2013 Special Recognition: Hurricane Sandy response – MarineMax and Strong’s Marine

Special Recognition:
Hurricane Sandy response

MarineMax and Strong’s Marine

From its birth near the Dominican Republic on Oct. 24, 2012, to its direct hit of New York City on Halloween, Hurricane Sandy claimed 285 lives and caused approximately $68 billion in damage during its nine-day assault of the Eastern Seaboard.

“Superstorm Sandy” was an all-out catastrophe — the second costliest hurricane in U.S. history — that flooded tunnels, streets and subway lines in New York City, and decimated piers, sand bars and boardwalks in the surrounding area. It also brought out the best of the marine industry.

As it came ashore in the dead of night, moving off the Atlantic from the southeast, Sandy saved her worst damage for New Jersey, New York City and Long Island — damaging or fully destroying several marinas, boatyards and dealerships along the way.

With many of their own homes damaged or flooded, employees of many marine businesses came together to help their employers clean up, quickly reopen and care for their customers’ boats. Recovering from this storm wasn’t just a matter of working overtime or doing dirty work, but a series of more dramatic, selfless acts that bonded teams, brought neighborhoods together and required quick, creative thinking to keep moving in the face of any business owner’s worst nightmare.

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With this in mind, Boating Industry commends everyone impacted by Sandy, with special recognition for Top 100 member Strong’s Marine, and multi-location MarineMax, a Top 100 Hall of Fame member.

At Strong’s, located near the tip of Long Island in Mattituck, N.Y., its staff went into overdrive long before the storm arrived. Using its email newsletter, they reached out to clients with helpful tips and vital information before and after the storm.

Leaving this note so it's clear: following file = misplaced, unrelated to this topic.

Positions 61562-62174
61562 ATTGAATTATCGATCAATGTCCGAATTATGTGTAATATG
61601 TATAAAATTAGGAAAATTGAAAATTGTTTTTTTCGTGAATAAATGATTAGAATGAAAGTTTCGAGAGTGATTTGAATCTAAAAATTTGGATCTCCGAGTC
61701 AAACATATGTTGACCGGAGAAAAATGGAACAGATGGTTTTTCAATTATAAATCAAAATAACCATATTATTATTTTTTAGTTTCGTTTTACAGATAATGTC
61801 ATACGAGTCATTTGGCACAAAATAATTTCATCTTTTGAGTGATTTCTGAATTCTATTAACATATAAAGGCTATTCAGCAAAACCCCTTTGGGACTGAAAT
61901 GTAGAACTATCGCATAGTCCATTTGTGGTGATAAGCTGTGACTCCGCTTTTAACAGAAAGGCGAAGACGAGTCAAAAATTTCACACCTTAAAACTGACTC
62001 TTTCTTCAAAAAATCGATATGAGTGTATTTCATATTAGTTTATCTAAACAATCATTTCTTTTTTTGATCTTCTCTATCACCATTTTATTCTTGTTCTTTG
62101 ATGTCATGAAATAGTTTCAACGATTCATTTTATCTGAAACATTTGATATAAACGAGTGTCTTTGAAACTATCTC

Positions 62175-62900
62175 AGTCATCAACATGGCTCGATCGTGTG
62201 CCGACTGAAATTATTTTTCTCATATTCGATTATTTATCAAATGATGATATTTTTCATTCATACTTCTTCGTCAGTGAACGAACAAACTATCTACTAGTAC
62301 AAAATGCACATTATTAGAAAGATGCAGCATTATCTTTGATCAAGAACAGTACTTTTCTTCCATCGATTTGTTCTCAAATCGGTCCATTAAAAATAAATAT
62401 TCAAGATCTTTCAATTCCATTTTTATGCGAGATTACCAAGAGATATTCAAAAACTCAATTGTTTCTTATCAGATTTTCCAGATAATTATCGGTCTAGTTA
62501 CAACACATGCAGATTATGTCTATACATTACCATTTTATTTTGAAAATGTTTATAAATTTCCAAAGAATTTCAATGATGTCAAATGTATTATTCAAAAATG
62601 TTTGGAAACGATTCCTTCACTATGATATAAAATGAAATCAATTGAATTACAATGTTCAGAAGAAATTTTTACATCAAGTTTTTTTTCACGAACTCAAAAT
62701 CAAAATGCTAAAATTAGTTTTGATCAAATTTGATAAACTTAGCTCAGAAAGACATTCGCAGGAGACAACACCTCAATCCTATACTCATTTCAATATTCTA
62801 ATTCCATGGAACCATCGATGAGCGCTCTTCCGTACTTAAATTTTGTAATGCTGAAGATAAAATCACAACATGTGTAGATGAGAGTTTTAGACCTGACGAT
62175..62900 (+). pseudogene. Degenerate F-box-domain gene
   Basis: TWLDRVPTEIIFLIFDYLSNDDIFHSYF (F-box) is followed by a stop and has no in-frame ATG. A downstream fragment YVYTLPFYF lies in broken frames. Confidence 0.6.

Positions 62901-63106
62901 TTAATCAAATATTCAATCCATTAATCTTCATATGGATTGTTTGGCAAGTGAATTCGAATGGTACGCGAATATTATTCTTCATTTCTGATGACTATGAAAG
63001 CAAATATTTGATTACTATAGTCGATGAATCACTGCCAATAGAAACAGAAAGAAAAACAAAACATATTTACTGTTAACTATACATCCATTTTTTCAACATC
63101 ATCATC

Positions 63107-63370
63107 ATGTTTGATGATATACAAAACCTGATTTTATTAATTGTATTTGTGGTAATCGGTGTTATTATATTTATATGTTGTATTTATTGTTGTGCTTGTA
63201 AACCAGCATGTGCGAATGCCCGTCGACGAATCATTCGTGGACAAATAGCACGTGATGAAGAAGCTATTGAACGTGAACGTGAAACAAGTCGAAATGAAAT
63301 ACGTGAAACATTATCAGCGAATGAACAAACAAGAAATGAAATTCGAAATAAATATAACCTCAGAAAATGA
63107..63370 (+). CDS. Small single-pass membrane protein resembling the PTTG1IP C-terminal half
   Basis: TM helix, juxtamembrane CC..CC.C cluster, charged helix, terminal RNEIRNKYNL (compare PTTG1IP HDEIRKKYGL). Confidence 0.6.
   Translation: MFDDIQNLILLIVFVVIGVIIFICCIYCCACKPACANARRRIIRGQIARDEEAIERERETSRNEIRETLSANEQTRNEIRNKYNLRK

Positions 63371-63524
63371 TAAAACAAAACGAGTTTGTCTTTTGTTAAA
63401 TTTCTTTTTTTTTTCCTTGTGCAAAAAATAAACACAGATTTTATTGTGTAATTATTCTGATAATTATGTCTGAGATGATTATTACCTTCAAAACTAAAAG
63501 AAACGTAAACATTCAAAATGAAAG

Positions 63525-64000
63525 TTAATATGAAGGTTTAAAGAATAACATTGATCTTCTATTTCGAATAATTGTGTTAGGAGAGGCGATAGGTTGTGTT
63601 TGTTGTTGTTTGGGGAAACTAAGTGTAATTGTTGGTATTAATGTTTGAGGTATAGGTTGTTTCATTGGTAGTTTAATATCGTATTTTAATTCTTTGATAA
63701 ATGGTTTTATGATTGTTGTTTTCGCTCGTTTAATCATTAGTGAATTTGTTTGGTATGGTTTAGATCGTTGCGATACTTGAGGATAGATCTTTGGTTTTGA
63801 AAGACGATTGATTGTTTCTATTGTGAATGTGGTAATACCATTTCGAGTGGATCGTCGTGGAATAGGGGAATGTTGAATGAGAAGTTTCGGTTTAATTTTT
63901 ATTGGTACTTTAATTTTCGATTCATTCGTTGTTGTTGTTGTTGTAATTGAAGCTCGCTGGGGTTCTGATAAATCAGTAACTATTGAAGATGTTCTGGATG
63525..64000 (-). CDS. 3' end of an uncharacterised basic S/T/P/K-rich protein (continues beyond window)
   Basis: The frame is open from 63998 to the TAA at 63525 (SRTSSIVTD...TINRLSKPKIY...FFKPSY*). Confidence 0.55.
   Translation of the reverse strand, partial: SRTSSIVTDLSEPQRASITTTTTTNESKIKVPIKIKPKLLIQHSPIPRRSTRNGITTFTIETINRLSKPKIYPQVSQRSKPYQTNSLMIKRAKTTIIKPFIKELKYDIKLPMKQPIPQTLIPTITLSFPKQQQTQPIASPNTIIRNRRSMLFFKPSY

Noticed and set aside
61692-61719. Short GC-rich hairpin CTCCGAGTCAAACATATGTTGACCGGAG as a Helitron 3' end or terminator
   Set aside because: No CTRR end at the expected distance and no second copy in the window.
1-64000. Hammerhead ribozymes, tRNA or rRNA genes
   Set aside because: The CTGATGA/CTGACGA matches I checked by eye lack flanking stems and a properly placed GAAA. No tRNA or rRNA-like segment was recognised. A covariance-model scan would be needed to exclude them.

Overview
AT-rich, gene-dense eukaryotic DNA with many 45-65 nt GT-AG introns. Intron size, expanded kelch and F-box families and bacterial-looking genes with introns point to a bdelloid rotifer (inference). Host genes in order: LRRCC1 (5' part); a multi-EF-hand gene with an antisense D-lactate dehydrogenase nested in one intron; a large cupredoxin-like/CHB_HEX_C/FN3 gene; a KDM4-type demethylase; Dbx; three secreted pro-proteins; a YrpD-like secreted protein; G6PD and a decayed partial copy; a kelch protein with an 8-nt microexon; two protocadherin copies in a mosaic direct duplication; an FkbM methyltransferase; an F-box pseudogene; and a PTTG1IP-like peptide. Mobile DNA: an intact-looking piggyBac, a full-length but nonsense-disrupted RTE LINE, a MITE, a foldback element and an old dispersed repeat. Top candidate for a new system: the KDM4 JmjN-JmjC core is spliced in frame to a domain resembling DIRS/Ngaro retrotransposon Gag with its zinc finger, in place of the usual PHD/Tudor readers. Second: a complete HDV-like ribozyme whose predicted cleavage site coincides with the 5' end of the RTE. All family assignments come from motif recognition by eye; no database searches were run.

“In times of need, Strong’s service department delivers — we protect clients’ boats when severe weather threatens, and our organization efficiently bounces back after severe weather events so we’re there to assist with service or repair-related needs,” said Strong’s Bridget Rymer. “Due to a detailed procedure in place, our service department was able to pick up and haul a large number of boats prior to the storm hitting.”

Its staff quickly and carefully prepared for the storm surge, which helped spare the dealership from the degree of devastation so many neighboring marinas faced. As a result of countless over-and-above efforts from its staff, Strong’s was able to open back up just 48 hours after the storm and after more than two feet of water swept through its buildings.

MarineMax has 55 retail locations in total, 14 in the Northeast and seven that were damaged from the hurricane: Norwalk, Conn.; Chelsea Piers, Huntington and Lindenhurst, N.Y.; as well as Brant Beach, Brick and Ship Bottom in New Jersey.

The MarineMax Long Island & Lindenhurst Marina was its largest location impacted, with a 350-slip marina on 18 acres. MarineMax president of the Northeast region, Matthew Barbara, lives a short distance from the Lindenhurst store, and had a front-row seat for the storm and its aftermath.

“Lindenhurst was one of the areas that got hit really bad,” Barbara said. “It was devastating to come here the next morning and not even be able to get down here, because the water was so high we had to actually get somebody’s boat to come down the canal to see what was left.”

With preparations made in advance, securing customers’ boats, tying down movable objects and securing office equipment up as high as possible, the storm’s impact was dramatically worse than expected. Fences were destroyed, offices and boats were submerged, its shop was mutilated, and many of its piers were lifted out and away.

The next days weren’t easy, clearing debris, contacting customers and trying to lock-in local contractors and electricians to commit to their rebuilding project, rather than another. MarineMax corporate stepped in with gift cards for the staff and financial assistance to secure deposits to get up and running as quickly as possible.

Staff members braved the journey to Lindenhurst, and the company used its 5,000-gallon gas tank to keep employees’ cars and generators going during the subsequent gas shortage. Even neighbors and customers pitched in to do what they could, leaving Barbara and his team very grateful for everybody’s efforts.
“We just tried to do the right thing for the team and appreciate what they were doing to help us rebuild the place,” he said. “I think everybody’s proud that overall it really came back to be a beautiful facility.”

 

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